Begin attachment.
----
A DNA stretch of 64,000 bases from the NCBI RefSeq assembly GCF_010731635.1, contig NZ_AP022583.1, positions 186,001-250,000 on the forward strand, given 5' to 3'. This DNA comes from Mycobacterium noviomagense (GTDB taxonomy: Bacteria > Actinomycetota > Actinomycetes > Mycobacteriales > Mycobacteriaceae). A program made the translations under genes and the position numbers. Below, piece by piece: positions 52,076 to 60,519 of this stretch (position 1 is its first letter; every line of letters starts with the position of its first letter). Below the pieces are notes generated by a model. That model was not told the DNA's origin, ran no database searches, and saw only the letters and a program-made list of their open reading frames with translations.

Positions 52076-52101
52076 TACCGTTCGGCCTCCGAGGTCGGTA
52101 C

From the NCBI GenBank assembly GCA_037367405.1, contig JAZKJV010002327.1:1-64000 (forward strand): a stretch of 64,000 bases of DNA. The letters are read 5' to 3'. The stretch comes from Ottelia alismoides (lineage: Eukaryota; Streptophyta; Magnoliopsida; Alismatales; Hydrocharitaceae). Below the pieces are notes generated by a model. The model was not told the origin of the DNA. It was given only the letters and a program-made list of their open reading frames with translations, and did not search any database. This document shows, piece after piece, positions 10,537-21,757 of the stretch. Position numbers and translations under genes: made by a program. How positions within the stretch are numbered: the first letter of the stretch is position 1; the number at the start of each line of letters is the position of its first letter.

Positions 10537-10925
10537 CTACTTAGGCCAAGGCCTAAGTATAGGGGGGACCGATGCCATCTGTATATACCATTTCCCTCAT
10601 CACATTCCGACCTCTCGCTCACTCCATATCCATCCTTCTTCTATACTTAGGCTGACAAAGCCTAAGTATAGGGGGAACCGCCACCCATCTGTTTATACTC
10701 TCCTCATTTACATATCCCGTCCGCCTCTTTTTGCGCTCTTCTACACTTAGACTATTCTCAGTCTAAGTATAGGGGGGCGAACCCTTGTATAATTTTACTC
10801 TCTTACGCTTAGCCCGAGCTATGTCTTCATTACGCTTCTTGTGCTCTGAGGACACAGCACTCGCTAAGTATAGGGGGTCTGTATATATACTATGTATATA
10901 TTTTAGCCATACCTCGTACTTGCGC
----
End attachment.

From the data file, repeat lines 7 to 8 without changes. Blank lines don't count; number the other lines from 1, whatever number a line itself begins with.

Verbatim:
10537 CTACTTAGGCCAAGGCCTAAGTATAGGGGGGACCGATGCCATCTGTATATACCATTTCCCTCAT
10601 CACATTCCGACCTCTCGCTCACTCCATATCCATCCTTCTTCTATACTTAGGCTGACAAAGCCTAAGTATAGGGGGAACCGCCACCCATCTGTTTATACTC